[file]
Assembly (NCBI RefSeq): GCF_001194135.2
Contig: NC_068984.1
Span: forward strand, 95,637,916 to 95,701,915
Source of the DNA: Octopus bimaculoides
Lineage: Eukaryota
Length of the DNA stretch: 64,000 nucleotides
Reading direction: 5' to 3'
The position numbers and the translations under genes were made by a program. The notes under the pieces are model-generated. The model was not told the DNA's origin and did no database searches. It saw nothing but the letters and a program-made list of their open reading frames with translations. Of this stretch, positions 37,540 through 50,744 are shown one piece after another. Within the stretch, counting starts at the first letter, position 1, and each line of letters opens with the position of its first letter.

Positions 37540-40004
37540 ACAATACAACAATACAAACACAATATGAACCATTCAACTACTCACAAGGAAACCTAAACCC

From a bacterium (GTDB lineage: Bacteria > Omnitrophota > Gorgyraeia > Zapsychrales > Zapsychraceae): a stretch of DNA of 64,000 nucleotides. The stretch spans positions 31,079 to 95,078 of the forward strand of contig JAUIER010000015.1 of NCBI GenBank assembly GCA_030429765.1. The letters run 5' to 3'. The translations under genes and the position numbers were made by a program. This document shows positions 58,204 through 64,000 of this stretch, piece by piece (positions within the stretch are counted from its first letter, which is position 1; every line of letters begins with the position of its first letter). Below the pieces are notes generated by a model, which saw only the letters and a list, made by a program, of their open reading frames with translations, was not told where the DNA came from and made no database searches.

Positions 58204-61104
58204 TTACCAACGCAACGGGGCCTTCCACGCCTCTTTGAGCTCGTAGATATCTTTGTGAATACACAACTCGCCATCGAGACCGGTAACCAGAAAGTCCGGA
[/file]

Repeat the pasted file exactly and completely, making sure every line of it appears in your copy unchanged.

Assembly (NCBI RefSeq): GCF_001194135.2
Contig: NC_068984.1
Span: forward strand, 95,637,916 to 95,701,915
Source of the DNA: Octopus bimaculoides
Lineage: Eukaryota
Length of the DNA stretch: 64,000 nucleotides
Reading direction: 5' to 3'
The position numbers and the translations under genes were made by a program. The notes under the pieces are model-generated. The model was not told the DNA's origin and did no database searches. It saw nothing but the letters and a program-made list of their open reading frames with translations. Of this stretch, positions 37,540 through 50,744 are shown one piece after another. Within the stretch, counting starts at the first letter, position 1, and each line of letters opens with the position of its first letter.

Positions 37540-40004
37540 ACAATACAACAATACAAACACAATATGAACCATTCAACTACTCACAAGGAAACCTAAACCC

From a bacterium (GTDB lineage: Bacteria > Omnitrophota > Gorgyraeia > Zapsychrales > Zapsychraceae): a stretch of DNA of 64,000 nucleotides. The stretch spans positions 31,079 to 95,078 of the forward strand of contig JAUIER010000015.1 of NCBI GenBank assembly GCA_030429765.1. The letters run 5' to 3'. The translations under genes and the position numbers were made by a program. This document shows positions 58,204 through 64,000 of this stretch, piece by piece (positions within the stretch are counted from its first letter, which is position 1; every line of letters begins with the position of its first letter). Below the pieces are notes generated by a model, which saw only the letters and a list, made by a program, of their open reading frames with translations, was not told where the DNA came from and made no database searches.

Positions 58204-61104
58204 TTACCAACGCAACGGGGCCTTCCACGCCTCTTTGAGCTCGTAGATATCTTTGTGAATACACAACTCGCCATCGAGACCGGTAACCAGAAAGTCCGGA